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Fluff Pieces Every Week

Tag: publishers

The Furry Library Archive Presents: Rabbit Valley’s February Lootbox

by Summercat

Thanks to Summercat for this guest post.

Rabbit Valley is the oldest fandom publisher and one of the “Big Three” (with Furplanet and Sofawolf.) It’s been covered here in Furry Publishers – A Resource for Artists and Authors, and: The State of Furry Publishing – Fred Patten gives the inside story of eight groups.

The folk at Rabbit Valley also distribute books and comics by others. A fun way to try some is a “Buy It By The Box” deal: a pre-packaged box of merchandise pulled from back stock for just $25 (plus shipping). I’ve found it contains comics, books, dvds, cds, and one time even a shirt, a combined value of more than $25 when they packed the box.

Once again, I’m sharing what I’ve found in the The Box.  It’s about the only form of gambling I let myself enjoy, and as Rabbit Valley has been in the Furry mail-order business since 1987, they’ve got quite an interested selection of things in here! So what does the box look like?

In the background you can see I shop at Costco

Now admittedly, Rabbit Valley does open up the box and consolidate the contents with the rest of your order. So they see what’s in the box when they ship it to you, but it also saves on shipping and the number of suspicious packages being left on your doorstep by a rabbit when it’s not even Easter.

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Funnybooks: The Improbable Glories of the Best American Comic Books – review by Fred Patten.

by Patch O'Furr

Submitted by Fred Patten, Furry’s favorite historian and reviewer.

Funnybooks: The Improbable Glories of the Best American Comic Books, by Michael Barrier. Illustrated.
Oakland, CA, University of California Press, November 2014, hardcover $60.00 (xxi + 407 pages), trade paperback $34.95, Kindle $19.49.

download (1)“Way back when the idea of a ‘comics scholar’ sounded like the punch line to a bad joke, Michael Barrier was a serious historian, a discriminating aesthetician, a trustworthy guide, and a impassioned lover of… funnybooks,” says Art Spiegelman in his endorsement. With this book, Barrier has started filling in one of the last important gaps in comic-book scholarship. There have been recent de luxe collections of the classic works of the best funny-animal artist-writers, and studies of their individual works. There have been serious histories of the superhero comics, the romance comics, the Westerns, the horror and crime comics, and others, and of their creators like Jack Kirby and Steve Ditko. But there have not been any serious studies of the children’s fantasy/funny-animal comics as a genre. Funnybooks is the first of these.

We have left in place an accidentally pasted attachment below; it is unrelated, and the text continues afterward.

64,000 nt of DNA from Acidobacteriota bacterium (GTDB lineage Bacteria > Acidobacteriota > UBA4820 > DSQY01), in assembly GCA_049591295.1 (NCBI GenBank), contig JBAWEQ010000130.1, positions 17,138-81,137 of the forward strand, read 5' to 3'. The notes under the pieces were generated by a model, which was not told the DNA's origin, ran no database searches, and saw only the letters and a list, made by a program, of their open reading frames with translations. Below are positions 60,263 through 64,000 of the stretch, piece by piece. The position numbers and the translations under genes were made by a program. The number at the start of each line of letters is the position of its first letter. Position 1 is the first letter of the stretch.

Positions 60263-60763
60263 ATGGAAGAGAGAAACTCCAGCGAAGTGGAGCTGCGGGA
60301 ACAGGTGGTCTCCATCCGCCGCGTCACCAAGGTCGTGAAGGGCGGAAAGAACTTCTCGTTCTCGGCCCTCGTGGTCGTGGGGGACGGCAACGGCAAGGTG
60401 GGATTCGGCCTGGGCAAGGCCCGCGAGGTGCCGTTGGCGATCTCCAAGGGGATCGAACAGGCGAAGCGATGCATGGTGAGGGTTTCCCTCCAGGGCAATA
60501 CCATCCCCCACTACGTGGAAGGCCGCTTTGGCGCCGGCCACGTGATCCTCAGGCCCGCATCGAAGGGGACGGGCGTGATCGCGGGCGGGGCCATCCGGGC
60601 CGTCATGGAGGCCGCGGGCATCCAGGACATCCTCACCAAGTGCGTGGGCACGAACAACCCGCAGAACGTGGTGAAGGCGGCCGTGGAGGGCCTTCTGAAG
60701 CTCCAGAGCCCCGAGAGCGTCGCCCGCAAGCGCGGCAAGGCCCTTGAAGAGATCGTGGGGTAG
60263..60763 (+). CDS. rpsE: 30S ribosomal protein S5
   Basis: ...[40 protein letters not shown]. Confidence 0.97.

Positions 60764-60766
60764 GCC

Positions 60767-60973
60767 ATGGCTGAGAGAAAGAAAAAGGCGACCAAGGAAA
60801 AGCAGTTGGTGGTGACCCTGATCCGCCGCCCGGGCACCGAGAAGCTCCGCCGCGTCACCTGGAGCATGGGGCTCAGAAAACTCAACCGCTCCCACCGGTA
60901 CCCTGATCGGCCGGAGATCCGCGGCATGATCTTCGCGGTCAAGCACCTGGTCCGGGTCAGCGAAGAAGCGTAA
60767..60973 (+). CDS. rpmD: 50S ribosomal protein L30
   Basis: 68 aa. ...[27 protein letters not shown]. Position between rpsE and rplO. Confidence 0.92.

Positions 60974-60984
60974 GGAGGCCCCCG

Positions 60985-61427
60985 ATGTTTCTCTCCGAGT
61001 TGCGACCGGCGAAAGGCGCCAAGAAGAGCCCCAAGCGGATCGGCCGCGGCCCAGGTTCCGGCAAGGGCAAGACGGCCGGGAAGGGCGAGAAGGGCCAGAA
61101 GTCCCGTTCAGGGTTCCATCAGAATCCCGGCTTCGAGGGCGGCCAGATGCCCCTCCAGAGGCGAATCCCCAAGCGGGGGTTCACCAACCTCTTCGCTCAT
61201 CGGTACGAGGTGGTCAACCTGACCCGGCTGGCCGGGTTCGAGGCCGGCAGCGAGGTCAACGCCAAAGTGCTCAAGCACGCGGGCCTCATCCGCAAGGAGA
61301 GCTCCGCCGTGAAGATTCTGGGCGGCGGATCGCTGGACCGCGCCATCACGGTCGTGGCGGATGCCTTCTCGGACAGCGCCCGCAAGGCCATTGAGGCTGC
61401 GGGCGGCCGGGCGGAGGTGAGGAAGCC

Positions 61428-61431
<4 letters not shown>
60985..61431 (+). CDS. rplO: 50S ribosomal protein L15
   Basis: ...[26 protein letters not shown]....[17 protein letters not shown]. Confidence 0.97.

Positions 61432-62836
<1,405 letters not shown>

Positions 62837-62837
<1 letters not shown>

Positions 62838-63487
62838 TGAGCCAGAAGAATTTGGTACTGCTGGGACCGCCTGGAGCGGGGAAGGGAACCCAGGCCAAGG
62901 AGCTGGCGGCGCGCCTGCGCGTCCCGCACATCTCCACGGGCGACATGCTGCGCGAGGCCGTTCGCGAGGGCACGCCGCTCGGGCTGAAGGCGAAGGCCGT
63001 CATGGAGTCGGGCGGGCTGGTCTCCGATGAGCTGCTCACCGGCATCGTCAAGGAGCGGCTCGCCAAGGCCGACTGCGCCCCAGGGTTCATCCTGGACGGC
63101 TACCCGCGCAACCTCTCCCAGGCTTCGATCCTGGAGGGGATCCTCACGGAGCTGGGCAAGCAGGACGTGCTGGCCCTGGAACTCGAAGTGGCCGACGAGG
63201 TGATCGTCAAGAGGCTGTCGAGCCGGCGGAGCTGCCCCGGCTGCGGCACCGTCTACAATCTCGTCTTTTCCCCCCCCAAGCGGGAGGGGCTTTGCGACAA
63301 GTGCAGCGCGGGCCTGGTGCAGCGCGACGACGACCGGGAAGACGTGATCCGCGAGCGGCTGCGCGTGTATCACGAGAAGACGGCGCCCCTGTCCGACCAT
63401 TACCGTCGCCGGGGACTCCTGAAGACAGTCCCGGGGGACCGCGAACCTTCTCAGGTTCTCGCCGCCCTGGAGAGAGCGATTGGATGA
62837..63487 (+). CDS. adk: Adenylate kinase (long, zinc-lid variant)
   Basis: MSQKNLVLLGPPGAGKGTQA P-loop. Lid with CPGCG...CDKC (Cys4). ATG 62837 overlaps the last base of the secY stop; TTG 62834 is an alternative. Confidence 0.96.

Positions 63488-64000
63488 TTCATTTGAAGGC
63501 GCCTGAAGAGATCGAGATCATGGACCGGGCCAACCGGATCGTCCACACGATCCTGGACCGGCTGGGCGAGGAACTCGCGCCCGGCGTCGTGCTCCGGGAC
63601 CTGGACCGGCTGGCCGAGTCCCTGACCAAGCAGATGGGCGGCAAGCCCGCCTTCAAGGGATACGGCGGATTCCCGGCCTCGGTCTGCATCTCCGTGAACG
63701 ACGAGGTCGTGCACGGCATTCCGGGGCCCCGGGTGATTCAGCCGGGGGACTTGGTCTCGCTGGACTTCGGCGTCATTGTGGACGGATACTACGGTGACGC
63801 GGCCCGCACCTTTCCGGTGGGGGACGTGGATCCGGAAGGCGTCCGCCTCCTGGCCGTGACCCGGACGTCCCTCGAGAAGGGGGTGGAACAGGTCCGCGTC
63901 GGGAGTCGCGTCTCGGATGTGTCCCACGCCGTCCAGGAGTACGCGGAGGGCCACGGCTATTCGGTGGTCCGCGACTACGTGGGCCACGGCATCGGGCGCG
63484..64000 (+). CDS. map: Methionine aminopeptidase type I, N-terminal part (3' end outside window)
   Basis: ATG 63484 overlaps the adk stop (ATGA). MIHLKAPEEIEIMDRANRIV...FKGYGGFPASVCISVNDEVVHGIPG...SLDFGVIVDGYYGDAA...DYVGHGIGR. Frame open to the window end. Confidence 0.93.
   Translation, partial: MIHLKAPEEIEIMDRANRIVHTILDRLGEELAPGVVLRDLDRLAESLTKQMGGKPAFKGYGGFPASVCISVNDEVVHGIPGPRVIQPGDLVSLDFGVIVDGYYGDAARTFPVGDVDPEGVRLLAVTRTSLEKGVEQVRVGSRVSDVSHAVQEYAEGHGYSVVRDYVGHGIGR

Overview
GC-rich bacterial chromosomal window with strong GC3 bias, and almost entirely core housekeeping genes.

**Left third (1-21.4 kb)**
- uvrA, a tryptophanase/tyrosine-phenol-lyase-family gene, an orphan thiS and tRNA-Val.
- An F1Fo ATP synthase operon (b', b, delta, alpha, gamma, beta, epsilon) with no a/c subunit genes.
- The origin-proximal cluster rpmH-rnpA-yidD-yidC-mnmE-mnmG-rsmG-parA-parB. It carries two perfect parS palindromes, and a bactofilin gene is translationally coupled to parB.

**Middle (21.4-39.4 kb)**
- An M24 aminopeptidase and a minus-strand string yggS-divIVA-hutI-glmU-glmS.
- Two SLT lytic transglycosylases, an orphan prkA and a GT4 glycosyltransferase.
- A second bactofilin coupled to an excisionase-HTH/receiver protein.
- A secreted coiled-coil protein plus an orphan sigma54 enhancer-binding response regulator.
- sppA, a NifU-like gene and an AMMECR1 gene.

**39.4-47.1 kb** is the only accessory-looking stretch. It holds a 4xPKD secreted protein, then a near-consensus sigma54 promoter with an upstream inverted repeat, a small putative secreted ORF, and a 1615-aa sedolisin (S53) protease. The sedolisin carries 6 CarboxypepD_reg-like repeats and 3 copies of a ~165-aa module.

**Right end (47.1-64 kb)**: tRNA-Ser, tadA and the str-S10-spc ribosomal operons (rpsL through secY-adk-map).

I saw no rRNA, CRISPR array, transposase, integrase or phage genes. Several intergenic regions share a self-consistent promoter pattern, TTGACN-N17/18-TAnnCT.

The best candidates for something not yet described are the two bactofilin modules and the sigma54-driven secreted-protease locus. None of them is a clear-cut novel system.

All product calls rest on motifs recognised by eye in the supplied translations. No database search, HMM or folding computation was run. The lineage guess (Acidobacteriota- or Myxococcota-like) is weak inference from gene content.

There is much still to be done. Barrier recognizes this in his Preface. “My initial plan was to cast my net wider, but eventually Funnybooks became a history of the Dell comic books, concentrating on the years before comics of all kinds fell under the censor’s axe and with only a nod to great cartoonists like Harvey Kurtzman and Will Eisner whose work was for other publishers.” (p. xiv) My own favorite hero of funnybooks in my childhood, I learned later, was Sheldon Mayer (1917-1991), the writer-artist of Dizzy Dog, Doodles Duck, McSnertle the Turtle, Ferenc the Fencing Ferret, the Three Mousketeers, and his most acclaimed series even if it did feature human babies, Sugar and Spike. My earliest comic-book character who I wanted to grow up to be just like, when I was about five years old, was Mayer’s Amster the Hamster. He could fast-talk his way out of any situation; a talent that at five years old, surrounded by bossy adults, seemed very desirable to me. But Mayer spent his lifelong career writing and drawing for DC Comics, one of Dell’s main rivals; so he is not mentioned here. I could name other favorite funny-animal characters and their writer-artists, such as Superkatt by Dan Gordon, who was earlier a great writer-animator at the Fleischer Brothers studio and later was one of the first great writer-animators for Hanna-Barbera; or the alley cat Robespierre by Ken Hultgren, an ex-Disney animator. (Gordon and Hultgren are briefly mention in a chapter on Dell’s rivals.) But the point is that there is still much to do.

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